Since the beginning of 2019, our Acadia researchers have been attending conferences in their respective areas of research, presenting their projects through posters and oral presentations. Exceptional presenters are eligible for awards, which included some Acadia students! As of now, conferences have been held for biology, aquaculture and fisheries, environmental science, and nutrition, with conferences for other disciplines being held later in the year. We’re incredibly proud to announce some of the winners of Science Atlantic awards:
Biology student Sarah Robertson took home the Science Atlantic Undergraduate Research Award for her oral presentation: Docosahexaenoic Acid-Acylated Phloridzin, a Novel Compound Derived from Apple Phytochemicals and Fish Oil, Inhibits the Metabolic Activity and Proliferation of Colon Cancer Cells in vitro.
Aquaculture and fisheries
Judith Bjorndahl and Jackson Zhe Yang were both awarded individual Science Atlantic Graduate Research Awards in aquaculture and fisheries. Judith tied with Viviane Baldwin from Memorial University for second place with her research: Long-term monitoring protocol for American Eel (Anguilla rostrata) based on sampling effort simulations; while Jackson was awarded 3rd place with his research: Identifying and quantifying Atlantic Salmon (Salmon salar), Arctic char (Salvelinus alpinus), Cod (Gadus morhua), and Capelin (Mallotus villosus) in Striped Bass diets in Labrador.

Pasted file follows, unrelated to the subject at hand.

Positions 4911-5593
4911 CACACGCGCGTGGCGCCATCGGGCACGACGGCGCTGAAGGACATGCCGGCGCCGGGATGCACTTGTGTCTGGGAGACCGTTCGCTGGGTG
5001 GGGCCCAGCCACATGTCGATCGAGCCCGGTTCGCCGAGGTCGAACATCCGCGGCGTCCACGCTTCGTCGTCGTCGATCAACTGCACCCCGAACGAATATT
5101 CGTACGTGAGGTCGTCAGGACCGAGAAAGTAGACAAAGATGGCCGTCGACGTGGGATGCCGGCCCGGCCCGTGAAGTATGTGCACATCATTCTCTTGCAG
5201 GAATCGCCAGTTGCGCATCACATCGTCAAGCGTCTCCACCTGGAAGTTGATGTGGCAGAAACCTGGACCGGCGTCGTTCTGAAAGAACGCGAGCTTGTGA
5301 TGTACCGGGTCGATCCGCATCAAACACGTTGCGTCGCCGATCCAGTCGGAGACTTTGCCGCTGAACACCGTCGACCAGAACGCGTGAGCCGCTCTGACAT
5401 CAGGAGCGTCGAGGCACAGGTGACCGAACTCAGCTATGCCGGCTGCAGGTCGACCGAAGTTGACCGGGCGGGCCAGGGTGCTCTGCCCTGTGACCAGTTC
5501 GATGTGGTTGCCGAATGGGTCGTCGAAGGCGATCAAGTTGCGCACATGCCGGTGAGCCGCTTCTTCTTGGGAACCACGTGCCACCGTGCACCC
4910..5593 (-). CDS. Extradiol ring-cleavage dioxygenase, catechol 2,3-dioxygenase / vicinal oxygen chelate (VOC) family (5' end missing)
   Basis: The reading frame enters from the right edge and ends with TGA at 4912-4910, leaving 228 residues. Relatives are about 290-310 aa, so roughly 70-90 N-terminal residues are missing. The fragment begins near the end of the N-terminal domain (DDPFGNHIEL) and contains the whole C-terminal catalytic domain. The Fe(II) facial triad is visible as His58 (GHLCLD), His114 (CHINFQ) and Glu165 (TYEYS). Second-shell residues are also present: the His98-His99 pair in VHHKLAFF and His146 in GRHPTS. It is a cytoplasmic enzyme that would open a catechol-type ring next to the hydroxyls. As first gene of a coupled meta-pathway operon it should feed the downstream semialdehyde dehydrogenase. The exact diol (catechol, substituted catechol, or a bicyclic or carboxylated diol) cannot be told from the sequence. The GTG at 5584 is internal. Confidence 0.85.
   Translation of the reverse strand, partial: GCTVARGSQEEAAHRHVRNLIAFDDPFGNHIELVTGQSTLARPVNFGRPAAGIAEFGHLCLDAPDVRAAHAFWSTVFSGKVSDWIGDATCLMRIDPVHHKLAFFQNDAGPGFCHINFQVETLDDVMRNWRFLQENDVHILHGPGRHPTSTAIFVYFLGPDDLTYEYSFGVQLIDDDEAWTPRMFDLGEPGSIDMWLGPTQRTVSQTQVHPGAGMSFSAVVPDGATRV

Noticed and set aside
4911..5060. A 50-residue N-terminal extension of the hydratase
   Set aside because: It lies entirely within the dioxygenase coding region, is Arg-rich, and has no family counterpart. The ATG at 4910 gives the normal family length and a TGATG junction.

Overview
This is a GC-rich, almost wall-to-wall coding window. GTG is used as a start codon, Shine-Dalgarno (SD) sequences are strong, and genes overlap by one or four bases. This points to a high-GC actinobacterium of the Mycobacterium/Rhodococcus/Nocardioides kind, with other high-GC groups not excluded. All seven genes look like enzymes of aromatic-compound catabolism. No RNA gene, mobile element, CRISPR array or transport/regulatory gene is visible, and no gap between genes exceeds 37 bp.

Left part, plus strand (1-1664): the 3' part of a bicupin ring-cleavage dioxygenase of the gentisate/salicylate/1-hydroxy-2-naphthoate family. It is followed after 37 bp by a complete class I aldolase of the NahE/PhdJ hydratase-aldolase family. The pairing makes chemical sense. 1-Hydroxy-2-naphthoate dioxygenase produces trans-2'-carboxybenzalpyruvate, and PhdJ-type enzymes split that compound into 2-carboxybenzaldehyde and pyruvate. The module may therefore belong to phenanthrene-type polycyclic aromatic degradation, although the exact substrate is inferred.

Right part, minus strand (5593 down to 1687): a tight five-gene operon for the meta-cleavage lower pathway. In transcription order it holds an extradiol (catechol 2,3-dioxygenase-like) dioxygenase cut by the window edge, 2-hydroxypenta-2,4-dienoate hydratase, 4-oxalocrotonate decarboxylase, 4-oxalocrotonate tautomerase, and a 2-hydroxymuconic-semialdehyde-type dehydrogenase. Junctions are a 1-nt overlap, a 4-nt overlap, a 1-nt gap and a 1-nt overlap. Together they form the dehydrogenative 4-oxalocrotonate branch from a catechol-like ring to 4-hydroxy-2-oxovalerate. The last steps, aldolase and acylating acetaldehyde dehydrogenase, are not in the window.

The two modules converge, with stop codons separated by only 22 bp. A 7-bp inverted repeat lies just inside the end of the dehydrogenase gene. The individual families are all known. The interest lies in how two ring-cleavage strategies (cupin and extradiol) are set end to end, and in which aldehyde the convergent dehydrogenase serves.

Science Atlantic Environment awards were given to two Acadia students. Sarah Stewart received the 2nd place Science Atlantic Undergraduate Research Award for her oral presentation: Running on empty: Determining the presence of feeding behaviour in Anadromous Alewife in Jolicure Lake, AB, while Sarah Adams received the 2nd place award Science Atlantic Graduate Research Award for her oral presentation about fungal diversity found in marine wood from the Bay of Fundy.
Hillary Fry won a Science Atlantic Undergraduate Award for her research: The Effect of Matcha green tea on metabolic and physiological responses at moderate intensity exercise in females. Nutrition student Lydia Hayward also won the Clara Jefferson Award, an award given in memory of Clara Jefferson, an alumna of the Acadia School of Home Economics (48’). The Clara Jefferson award is presented to a food science/nutrition student who makes strides within the discipline, an award well deserved for Lydia with her research, which you can read about here: http://theath.ca/science/reading-between-the-wines-studying-the-impact-of-caloric-values-on-consumers-sensory-perceptions-of-rose-wines/ .
Congratulations to all our winners! We thank you for representing the best of Acadia’s academic excellence and wish you all the best in your future endeavours!
*if there are any names missing from these lists, please contact [email protected]iau.ca